Endocrine disrupting chemicals (EDCs) are a heterogenous group of compounds dispersed throughout the environment that possess the ability to alter endocrine system function. While there are numerous routes of exposure to EDCs, the predominant source of many of these compounds is diet, largely due to their widespread use in food contact materials. In recent years, there has been a surge of research aimed at assessing exposure to EDCs, identifying their health implications, and developing approaches to minimize the risks they may entail. Due to their antioxidant and anti-inflammatory potential, polyphenols have been purported to confer protection against EDC-induced health detriments. This review discusses the evidence pertaining to dietary exposure to the two predominant EDCs, bisphenol A and phthalates, in the United States, their associations with diabetes, cancer, and cardiovascular disease outcomes, the potential for polyphenols to mitigate their disease-promoting effects, gaps in knowledge, and recommendations for future research.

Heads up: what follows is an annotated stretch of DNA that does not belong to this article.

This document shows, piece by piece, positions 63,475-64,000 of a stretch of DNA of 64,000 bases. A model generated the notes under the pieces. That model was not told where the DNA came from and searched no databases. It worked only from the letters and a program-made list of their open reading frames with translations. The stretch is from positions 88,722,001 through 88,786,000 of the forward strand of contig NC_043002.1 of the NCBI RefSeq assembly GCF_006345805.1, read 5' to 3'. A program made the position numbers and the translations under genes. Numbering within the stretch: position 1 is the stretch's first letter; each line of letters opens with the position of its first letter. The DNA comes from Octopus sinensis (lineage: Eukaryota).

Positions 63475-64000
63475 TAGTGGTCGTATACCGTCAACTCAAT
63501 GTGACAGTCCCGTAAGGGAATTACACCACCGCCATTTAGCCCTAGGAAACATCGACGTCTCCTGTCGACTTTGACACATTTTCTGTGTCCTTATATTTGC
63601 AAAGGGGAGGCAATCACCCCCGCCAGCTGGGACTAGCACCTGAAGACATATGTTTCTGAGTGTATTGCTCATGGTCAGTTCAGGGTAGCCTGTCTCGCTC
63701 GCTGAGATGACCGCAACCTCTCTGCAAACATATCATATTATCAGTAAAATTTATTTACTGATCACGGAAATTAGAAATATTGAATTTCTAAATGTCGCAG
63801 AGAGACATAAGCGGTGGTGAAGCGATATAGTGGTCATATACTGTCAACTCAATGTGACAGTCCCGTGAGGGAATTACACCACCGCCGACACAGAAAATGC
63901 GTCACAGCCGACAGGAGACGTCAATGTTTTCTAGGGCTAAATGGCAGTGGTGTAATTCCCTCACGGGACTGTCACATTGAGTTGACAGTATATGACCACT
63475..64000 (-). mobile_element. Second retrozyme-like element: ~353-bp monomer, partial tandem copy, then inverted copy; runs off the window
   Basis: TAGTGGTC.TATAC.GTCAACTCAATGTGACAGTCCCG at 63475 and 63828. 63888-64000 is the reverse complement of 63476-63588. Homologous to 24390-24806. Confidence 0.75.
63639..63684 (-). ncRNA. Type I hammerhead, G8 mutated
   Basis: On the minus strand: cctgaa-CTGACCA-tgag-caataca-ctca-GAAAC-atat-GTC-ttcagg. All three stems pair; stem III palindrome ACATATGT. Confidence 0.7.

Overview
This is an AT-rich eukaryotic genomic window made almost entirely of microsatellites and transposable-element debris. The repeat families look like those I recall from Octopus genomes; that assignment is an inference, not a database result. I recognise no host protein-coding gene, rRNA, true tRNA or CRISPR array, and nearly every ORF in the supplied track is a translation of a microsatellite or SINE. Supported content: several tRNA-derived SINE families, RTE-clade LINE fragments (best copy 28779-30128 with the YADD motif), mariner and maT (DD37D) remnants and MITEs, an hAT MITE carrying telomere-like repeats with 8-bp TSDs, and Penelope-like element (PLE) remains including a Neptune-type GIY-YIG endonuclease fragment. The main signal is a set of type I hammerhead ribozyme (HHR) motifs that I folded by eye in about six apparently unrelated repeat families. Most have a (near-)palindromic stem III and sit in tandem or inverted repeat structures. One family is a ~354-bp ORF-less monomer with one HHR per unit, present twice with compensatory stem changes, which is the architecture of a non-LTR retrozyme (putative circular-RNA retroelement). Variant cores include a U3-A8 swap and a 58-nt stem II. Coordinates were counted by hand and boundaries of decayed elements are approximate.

Authors: Matthew P Madore, Junichi R Sakaki, Ock K Chun
; Full Source: Food science and biotechnology 2022 Jul 12;31(8):905-934. doi: 10.1007/s10068-022-01105-z.